Edwin T. Pratt
Edwin T. Pratt (December 6, 1930 – January 26, 1969) was an American activist during the Civil Rights Movement. At the time of his assassination in 1969, he was Executive Director of the Seattle Urban League.
Born in Miami, Florida, Pratt received his bachelor's degree from Clark College (Atlanta, Georgia) and his master's in social work from Atlanta University. He worked for the Urban League in Cleveland, Ohio and Kansas City, Missouri before arriving in Seattle in 1956 to be the Seattle league's Community Relations Secretary. In 1961, he became the Executive Director of the Seattle Urban League. Among his achievements was the Triad Plan for the desegregation of the Seattle Public Schools; he also led an initiative for equal housing opportunities.
Pratt was killed outside his home in Shoreline, Washington, a suburb immediately north of Seattle. Two men were involved in the shooting; it is presumed that a third drove the getaway car. It is still unknown who killed him.
Pratt was survived by his wife, Bettye, his son Bill, and his daughter Miriam Katherine, who was five years old at the time of his death.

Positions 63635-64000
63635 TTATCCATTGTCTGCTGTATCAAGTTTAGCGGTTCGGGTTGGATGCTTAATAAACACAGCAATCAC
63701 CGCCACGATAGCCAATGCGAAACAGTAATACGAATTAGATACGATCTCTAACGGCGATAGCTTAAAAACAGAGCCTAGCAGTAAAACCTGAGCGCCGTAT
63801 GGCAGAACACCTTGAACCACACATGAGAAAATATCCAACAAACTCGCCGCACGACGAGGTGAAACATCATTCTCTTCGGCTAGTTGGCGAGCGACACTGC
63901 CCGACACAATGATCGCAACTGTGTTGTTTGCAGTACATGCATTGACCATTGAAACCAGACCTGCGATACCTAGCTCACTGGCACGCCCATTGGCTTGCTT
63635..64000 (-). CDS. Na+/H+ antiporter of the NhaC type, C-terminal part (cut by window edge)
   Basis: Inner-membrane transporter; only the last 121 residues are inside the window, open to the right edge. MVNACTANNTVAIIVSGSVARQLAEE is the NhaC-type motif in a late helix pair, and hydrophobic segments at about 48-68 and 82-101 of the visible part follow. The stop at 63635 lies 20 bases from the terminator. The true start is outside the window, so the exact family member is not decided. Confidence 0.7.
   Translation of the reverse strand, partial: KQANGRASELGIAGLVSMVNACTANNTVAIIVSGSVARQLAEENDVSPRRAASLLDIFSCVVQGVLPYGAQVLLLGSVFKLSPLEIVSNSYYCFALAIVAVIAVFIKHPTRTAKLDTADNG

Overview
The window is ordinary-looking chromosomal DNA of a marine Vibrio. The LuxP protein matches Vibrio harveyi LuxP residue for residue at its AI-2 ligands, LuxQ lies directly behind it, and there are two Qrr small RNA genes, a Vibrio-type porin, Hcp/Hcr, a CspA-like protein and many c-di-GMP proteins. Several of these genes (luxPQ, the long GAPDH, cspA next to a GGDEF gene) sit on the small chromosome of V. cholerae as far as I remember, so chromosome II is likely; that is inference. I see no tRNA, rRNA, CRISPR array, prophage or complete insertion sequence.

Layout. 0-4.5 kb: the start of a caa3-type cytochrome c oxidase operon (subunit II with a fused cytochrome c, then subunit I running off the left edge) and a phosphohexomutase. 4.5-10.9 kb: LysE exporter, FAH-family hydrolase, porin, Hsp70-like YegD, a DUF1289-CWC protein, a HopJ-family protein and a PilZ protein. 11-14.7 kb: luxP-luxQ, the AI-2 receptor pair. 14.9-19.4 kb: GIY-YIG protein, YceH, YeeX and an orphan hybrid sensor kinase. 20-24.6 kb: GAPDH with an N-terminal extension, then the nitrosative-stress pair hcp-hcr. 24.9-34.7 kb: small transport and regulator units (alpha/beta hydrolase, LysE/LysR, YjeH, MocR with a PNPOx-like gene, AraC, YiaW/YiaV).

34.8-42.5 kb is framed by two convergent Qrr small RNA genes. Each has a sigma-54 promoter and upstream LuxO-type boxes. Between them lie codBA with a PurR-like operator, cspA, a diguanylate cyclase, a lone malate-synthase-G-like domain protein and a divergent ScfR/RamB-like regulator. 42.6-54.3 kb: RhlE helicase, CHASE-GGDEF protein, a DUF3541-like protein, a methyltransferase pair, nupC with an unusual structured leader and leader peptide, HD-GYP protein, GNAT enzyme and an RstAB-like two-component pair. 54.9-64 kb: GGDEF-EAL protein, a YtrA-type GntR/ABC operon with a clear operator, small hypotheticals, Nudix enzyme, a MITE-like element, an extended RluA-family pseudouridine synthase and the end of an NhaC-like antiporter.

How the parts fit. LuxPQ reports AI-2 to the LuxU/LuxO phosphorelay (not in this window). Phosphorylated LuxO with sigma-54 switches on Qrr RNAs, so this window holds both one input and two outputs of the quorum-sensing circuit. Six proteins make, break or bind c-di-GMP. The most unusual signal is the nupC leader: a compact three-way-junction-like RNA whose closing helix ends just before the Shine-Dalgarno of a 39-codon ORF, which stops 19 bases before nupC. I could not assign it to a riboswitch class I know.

Pratt Fine Arts Center serves as a lasting tribute to Edwin T. Pratt, a man who relentlessly championed open and equal access to educational and housing opportunities for all of Seattle's residents. Pratt Fine Arts Center honors his memory by continuing to pursue its mission of making art accessible to everyone, for people of all ages, skill levels, and backgrounds.
- "A Lasting Tribute", Pratt Fine Arts Center quarterly class schedule, Winter 2004, p.1.
- Heather Trescases, "Edwin Pratt is murdered outside of his Shoreline home on January 26, 1969", HistoryLink.org Essay 4142, February 15, 2003, accessed online 23 February 2007.
- Pratt Park, Seattle Parks and Recreation. Accessed 23 February 2007.
- "New Early Learning Center to be named after Edwin Pratt"
- Heather Trescases, "Edwin Pratt is murdered outside of his Shoreline home on January 26, 1969", gives an extensive account of Pratt's assassination and the subsequent investigations.
- The Seattle Urban League Records 1930-1997. 103.16 cubic feet. At the Labor Archives of Washington, University of Washington Libraries Special Collections.